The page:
One of his closest collaborators, prominent movie director Quentin Tarantino, has now come forward to admit he knew about Weinstein’s sexual harassment but didn’t take action because he wanted to continue making films with Weinstein. Tarantino told The New York Times, “I knew enough to do more than I did. … If I had done the work I should have done then, I would have had to not work with him.”
The U.S. Army is again facing scrutiny over sexual assault and harassment, after The Washington Post reported that a number of the troops and Army prosecutors tasked with preventing sexual assault have themselves been charged with rape in recent months. In September, Army prosecutor Scott Hockenberry, who is responsible for investigating sexual assault in the military, was charged with raping a woman twice, hitting her in the face and pressing a knife against her neck. Earlier this year, another soldier certified by the Army as a sexual-assault prevention officer was convicted in a military court of repeatedly raping a 12-year-old girl. The U.S. Army told The Washington Post that over the last year it has launched sexual assault investigations against eight other soldiers or civilians tasked with deterring or investigating sexual assault inside the Army.
In Spain, the Spanish government says it is convening an emergency Cabinet meeting Saturday to trigger Article 155 of the Constitution, which will allow Spain to suspend Catalonia’s autonomy and seize control of the region. The move comes after Catalonia voted to secede from Spain in a referendum Spain has called illegal. Article 155 has never been used before in Spain’s modern democratic history. This is Spanish government spokesperson Íñigo Méndez de Vigo.
Íñigo Méndez de Vigo: “The president of the government has called a special Cabinet meeting for next Saturday that will activate the Senate in order to protect the general interests of Spaniards, among them the citizens of Catalonia, all citizens of Catalonia, and to restore constitutional order in the autonomous region.”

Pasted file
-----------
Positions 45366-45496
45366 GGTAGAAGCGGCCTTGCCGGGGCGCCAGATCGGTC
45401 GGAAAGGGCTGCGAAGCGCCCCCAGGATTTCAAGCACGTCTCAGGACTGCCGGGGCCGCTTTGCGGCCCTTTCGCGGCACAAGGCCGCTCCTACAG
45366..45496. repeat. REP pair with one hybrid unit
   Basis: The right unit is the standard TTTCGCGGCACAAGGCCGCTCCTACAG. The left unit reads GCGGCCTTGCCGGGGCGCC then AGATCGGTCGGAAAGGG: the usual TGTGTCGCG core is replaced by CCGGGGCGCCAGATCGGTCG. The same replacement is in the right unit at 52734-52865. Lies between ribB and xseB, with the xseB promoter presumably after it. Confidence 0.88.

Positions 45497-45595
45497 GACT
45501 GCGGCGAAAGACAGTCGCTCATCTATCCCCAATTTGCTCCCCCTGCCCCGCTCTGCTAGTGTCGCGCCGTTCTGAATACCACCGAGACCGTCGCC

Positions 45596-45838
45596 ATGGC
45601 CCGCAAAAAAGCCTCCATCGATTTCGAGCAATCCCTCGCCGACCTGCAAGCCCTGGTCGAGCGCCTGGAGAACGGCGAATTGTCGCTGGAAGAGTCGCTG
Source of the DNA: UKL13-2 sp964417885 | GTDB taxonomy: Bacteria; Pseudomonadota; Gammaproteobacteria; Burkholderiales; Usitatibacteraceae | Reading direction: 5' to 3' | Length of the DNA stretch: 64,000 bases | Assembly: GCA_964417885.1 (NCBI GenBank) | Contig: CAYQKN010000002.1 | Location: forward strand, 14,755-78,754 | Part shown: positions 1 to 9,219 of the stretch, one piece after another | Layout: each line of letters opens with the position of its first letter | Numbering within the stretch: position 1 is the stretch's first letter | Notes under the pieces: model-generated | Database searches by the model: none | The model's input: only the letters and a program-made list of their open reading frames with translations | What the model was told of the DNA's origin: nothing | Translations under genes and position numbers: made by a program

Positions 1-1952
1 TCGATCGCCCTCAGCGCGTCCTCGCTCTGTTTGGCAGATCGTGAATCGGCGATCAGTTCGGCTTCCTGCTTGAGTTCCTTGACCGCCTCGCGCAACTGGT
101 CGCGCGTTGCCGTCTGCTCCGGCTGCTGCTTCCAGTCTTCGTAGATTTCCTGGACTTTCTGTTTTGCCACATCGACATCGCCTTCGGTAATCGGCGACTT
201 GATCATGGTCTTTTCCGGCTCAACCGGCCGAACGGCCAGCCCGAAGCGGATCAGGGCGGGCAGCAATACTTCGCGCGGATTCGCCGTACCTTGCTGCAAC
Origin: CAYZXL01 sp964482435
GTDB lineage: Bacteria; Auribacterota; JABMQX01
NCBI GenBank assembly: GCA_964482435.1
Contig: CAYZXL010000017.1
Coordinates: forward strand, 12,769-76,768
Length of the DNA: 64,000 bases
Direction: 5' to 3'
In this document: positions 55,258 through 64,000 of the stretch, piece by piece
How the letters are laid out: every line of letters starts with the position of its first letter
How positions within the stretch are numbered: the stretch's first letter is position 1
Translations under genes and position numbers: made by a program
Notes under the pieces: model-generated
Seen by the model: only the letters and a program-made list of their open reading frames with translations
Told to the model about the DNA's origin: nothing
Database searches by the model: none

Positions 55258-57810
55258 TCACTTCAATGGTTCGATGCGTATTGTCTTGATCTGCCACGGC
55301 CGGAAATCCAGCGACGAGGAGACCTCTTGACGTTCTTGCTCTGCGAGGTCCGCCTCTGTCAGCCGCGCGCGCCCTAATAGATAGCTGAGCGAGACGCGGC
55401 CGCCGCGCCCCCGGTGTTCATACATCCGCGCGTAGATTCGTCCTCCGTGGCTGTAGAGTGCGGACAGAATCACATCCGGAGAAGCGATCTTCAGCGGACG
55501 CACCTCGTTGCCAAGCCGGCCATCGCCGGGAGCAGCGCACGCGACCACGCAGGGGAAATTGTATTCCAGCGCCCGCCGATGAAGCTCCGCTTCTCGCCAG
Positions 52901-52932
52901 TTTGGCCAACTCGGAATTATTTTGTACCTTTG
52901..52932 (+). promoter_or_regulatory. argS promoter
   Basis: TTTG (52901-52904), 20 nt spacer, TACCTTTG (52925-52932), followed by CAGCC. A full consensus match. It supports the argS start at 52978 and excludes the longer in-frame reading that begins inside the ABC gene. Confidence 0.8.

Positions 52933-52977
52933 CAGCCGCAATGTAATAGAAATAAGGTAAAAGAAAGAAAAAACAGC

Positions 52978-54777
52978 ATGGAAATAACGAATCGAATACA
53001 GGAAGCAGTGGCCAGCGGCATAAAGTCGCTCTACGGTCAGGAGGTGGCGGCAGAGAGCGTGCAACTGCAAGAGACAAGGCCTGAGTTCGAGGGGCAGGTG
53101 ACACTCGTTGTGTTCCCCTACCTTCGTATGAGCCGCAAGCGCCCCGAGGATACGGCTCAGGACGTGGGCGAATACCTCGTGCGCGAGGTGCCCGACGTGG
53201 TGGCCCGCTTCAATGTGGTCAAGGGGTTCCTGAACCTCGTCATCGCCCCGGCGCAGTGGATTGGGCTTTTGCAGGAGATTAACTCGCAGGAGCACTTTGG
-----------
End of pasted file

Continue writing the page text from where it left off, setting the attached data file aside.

In Colombia, Afro-Colombian community leader José Jair Cortés has been assassinated in the southern region of Nariño. He was murdered Tuesday in a rural area where, on October 5, at least seven coca farmers were killed during clashes with police at a protest over the government’s eradication of coca crops. The U.N. assistant secretary-general for human rights has condemned the killing of human rights and land defenders in Colombia, saying, “The armed conflict with the FARC may be over, but the country’s incredibly brave human rights defenders continue to be threatened and killed at an alarming rate.”
In Argentina, thousands of people marched to the Plaza de Mayo in the capital Buenos Aires on Thursday demanding justice and answers about the disappearance of indigenous rights activist Santiago Maldonado. On Thursday, a body was found in the river close to the site where Maldonado disappeared on August 1 during a protest against the eviction of indigenous people from lands claimed by the Italian clothing company Benetton. It is not yet known if the body is Maldonado’s. Eyewitnesses say Argentine security forces beat and arrested a person around the time of Maldonado’s disappearance.
The case has stoked painful memories of the military dictatorship of 1976 to ’83, when U.S.-backed security forces tortured activists and disappeared an estimated 30,000 people. This is Nora Cortiñas of the Mothers of the Plaza de Mayo.
Nora Cortiñas: “If President Mauricio Macri wasn’t interested in human rights before, Macri is president of all Argentinians now. He won with votes, not with boots, so he has to govern for all Argentinians. And Argentinians need to know that human rights are part of the government and are part of the state. So this is what we are asking, that they respect human rights.”
And in North Dakota, a judge has sentenced two water protectors to jail time after they were convicted on misdemeanor charges over an October 2016 protest at Standing Rock against the Dakota Access pipeline. Twenty-seven-year-old Alexander Simon was sentenced to serve 18 days in jail for obstruction of a government function, while 64-year-old Mary Redway was sentenced to six days in jail for disorderly conduct. The sentences were imposed by Judge Thomas Merrick despite the fact that the prosecution had not recommended the two serve jail time.
Meanwhile, journalist Sara Lafleur-Vetter was acquitted on misdemeanor charges stemming from her reporting on the protest on October 22. She was filming for The Guardian at the time of her arrest.
There are still hundreds of unresolved criminal cases related to the months-long resistance at Standing Rock. Three water protectors are currently imprisoned while awaiting trial: Red Fawn Fallis, Little Feather and Dion Ortiz.